Sen. Mike Shower, R-Wasilla, was quite pleased that his budget amendment to pay Alaskans a $2,300 Alaska Permanent Fund dividend was approved. At a casual glance, it could be considered the first installment of the new 50-50 plan presented by Gov. Mike Dunleavy a week earlier. But both are grossly oversimplified attempts to solve a difficult and contentious problem.
Shower first proposed using the 1982 statutory formula for a PFD or around $3,400. It was shot down.
Until two weeks ago, that had consistently been Dunleavy’s position. In fact, he’d been pushing to use the formula to retroactively pay us the money cut from the PFD the prior three years.
This new plan, which he wants enshrined in a constitutional amendment, drops the formula and earmarks a portion of the permanent fund earnings to pay for state government. Both concessions mean Dunleavy has finally recognized he can’t balance the budget with spending cuts alone.
But he’s sticking with his proposed constitutional amendment that would prohibit the state from imposing new taxes without a vote of the people.
Meanwhile, Shower defended the $2,300 PFD by suggesting implementation of a 2% state sales tax could generate $600 million in new annual revenue. Oil tax increases could bring in $300 million more.
It’s another way of saying that a long-term sustainable budget plan will require new taxes. So let’s use that and Shower’s explanation for opposing last year’s oil tax initiative to poke holes in all this.
“The integrity of sound legislation results from processes that are facilitated through open committee hearings, floor debates, et cetera,” he wrote in October.
That didn’t happen with his budget amendment last week. The Anchorage Daily News editorial board called the Senate vote on it “shenanigans,” a “budget charade” and “the Senate’s clown car effort.”
“Tax policy is complex and requires checks and balances, not a simple yes or no vote on a ballot measure,” Shower argued.
It’s true that the Legislature would do their work to pass the Dunleavy’s no-new-tax amendment. But tax policy going forward would be left to the whim of a public vote.
“I disagree with arbitrarily cutting the budget,” Shower claimed. “I support lowering our state government’s operating cost through data-driven decisions, process improvement, and pragmatic budget system design,” which must be done “wisely and with legislation that is exhaustively debated and cross-examined.”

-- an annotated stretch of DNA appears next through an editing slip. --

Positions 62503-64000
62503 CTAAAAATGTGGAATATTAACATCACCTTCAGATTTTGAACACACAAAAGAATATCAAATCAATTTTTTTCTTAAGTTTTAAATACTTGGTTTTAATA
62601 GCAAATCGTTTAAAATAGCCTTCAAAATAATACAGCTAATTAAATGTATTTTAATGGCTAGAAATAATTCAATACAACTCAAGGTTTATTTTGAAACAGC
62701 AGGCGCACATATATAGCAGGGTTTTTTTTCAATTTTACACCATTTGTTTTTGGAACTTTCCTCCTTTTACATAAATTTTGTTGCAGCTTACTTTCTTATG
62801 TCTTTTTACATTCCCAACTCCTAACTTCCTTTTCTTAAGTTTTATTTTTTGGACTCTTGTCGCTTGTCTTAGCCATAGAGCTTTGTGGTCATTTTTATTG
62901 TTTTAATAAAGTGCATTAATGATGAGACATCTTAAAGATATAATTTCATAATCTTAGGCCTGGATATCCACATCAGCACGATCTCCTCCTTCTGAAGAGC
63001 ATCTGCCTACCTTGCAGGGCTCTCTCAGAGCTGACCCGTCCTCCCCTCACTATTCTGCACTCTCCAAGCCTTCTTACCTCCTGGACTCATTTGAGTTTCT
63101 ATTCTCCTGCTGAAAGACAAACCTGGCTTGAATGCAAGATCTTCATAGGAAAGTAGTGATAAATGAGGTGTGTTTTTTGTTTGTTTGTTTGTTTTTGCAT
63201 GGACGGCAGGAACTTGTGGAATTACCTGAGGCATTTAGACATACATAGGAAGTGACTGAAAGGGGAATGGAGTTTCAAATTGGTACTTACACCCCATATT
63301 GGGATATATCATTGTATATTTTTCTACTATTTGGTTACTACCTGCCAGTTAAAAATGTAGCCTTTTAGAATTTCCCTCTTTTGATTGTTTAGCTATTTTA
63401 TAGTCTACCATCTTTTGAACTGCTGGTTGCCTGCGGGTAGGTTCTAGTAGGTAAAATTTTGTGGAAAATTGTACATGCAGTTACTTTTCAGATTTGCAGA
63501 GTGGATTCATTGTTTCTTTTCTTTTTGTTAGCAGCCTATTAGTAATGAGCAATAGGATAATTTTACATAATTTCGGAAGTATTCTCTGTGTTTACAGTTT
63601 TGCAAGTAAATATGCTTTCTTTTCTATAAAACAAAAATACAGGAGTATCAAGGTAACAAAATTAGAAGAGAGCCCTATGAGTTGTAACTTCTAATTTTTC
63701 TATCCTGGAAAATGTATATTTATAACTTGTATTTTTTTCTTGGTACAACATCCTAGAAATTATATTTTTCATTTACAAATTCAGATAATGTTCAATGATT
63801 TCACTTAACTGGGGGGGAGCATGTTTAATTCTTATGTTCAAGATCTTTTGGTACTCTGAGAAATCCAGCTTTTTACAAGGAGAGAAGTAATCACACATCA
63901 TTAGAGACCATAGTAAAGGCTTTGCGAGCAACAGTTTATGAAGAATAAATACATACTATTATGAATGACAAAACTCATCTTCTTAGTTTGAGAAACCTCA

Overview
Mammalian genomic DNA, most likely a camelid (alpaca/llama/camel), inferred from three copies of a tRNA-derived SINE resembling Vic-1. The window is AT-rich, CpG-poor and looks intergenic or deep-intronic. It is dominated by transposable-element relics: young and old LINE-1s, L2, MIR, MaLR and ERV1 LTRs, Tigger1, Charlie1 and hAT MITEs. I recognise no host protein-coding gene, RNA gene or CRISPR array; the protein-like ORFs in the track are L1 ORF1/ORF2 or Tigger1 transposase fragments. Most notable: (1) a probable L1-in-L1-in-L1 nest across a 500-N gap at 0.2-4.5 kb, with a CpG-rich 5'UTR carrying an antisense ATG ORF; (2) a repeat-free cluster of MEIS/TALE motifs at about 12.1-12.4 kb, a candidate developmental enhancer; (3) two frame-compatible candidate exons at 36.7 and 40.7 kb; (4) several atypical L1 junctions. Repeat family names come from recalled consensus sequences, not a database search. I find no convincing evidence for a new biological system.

Arbitrarily cutting the budget is what Dunleavy did when vetoed $444 million of it in 2019. And the Legislature never convened to rigorously debate overriding those vetoes.
Furthermore, that argument undermines Dunleavy’s proposed constitutional amendments.
From the campaign trail to his first two years in office, Dunleavy approached the budget like a simple math problem — “expenditures must equal revenue.” But he handicapped one side of his equation by standing firmly against new tax revenue or use of the permanent fund to close the budget gap.
His 50-50 plan doesn’t help. It would take a portion of the fund’s earnings to be equally divided between the PFD and “core state services.” But the governor and Legislature have never reached an agreement on what that means.
Three weeks ago, I argued that the cruise ship initiatives in Juneau were the wrong way to establish public policy. Voters first need a well-developed analysis of the decision they’re being asked to make.
Instead of starting there, Dunleavy’s first attempt to balance the budget relied on drastic schemes never mentioned during his campaign. The budgets of University of Alaska and the Marine Highway system were gutted, public school funding reduced 25%, and assistance to more than 11,000 senior citizens completely cut. And he wanted to increase revenue by taking the local government share of oil and gas taxes.
But he still came up short.
Detailed analysis should have preceded that. Even more, it must replace ideology before asking voters to directly weigh in on state spending, tax policy and the PFD. The governor and legislators should rigorously debate and come to a clear consensus on the definition of “core state services” and their minimum level of funding.
During his time on the Senate Finance Committee, Dunleavy passed up a good opportunity to define those for himself. Not working to get it done during two-plus years as governor is simply lazy leadership.
Rich Moniak is a Juneau resident and retired civil engineer with more than 25 years of experience working in the public sector.